China pledged Friday to "thoroughly investigate" the death of a doctor who was among the first to sound the alarm about a new coronavirus outbreak.
Li Wenliang was reprimanded by authorities when he alerted colleagues in December to new investigations relating to a cluster of new viruses linked to a Wuhan animal market.
Li, a 34-year-old opthalmologist, died of the virus early on Friday morning, according to the hospital where he worked in Wuhan, the epicenter of the virus.
Read more: Did China's authoritarianism actually help the coronavirus spread?
Li's death triggered an outpouring of grief on social media in China, with the users hailing him as hero for his efforts to spread the word about the virus. He and several of his colleagues were detained by Chinese authorities before the outbreak was formally identified on December 31.
Now China will send investigators to Wuhan from the National Supervisory Commission, China's top anti-corruption body. They will examine the circumstances surrounding his death.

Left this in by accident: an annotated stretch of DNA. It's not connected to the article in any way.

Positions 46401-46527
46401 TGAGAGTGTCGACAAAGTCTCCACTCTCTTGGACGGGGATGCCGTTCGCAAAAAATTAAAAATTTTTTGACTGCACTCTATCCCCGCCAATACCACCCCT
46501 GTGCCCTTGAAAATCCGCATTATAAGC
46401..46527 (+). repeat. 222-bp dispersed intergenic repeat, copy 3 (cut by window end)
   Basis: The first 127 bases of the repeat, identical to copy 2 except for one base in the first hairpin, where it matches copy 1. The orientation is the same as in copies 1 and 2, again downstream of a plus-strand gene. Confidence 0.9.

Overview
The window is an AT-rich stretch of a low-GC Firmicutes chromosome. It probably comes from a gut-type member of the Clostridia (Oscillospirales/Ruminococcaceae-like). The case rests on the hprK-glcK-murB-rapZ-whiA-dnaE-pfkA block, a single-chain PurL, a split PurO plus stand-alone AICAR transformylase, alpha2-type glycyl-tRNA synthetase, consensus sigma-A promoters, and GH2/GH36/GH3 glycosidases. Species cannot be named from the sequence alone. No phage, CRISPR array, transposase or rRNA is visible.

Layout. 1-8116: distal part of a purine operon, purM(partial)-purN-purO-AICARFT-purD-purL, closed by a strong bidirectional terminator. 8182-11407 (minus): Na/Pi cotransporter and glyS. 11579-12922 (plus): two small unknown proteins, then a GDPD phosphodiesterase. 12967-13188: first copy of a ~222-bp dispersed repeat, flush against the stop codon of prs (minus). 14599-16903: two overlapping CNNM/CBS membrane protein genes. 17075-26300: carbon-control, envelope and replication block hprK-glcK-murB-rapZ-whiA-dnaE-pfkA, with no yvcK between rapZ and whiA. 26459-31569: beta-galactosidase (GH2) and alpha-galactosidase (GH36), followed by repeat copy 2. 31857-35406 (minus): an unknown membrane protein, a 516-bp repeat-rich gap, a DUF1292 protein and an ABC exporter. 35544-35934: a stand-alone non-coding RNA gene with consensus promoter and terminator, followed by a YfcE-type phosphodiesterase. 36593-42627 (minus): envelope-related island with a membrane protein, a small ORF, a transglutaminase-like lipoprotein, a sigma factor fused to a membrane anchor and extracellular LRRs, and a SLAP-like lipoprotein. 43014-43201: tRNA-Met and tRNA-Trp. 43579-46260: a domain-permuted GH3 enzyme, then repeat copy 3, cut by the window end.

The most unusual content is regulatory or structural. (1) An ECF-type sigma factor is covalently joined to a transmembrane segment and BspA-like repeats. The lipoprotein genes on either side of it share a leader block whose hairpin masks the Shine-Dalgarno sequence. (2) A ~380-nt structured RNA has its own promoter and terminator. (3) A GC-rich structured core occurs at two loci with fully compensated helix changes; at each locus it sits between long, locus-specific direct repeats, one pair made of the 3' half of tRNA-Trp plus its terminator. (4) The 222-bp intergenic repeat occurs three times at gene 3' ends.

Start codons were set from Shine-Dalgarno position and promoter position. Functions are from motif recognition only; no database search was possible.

Death count tops 700
The death count for the new coronavirus has now surpassed severe acute respiratory syndrome (SARS), with over 34,000 infections and 717 deaths reported across China on Saturday, according to China's National Health Commission.
Li initially thought the disease was a resurgence of SARS, an illness that killed hundreds across China in 2002-3.
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Abroad, more than 320 cases have been reported as of Friday, mostly in Asia. Germany has so far reported 14 cases, more than any other country in Europe. A Japanese cruise ship remains quarantined after 61 people aboard were diagnosed.
The US also offered $100 million (€91 million) to China and other countries to help fight the virus. Twelve cases have been reported in the US.
ed/dj (Reuters, AP, AFP)
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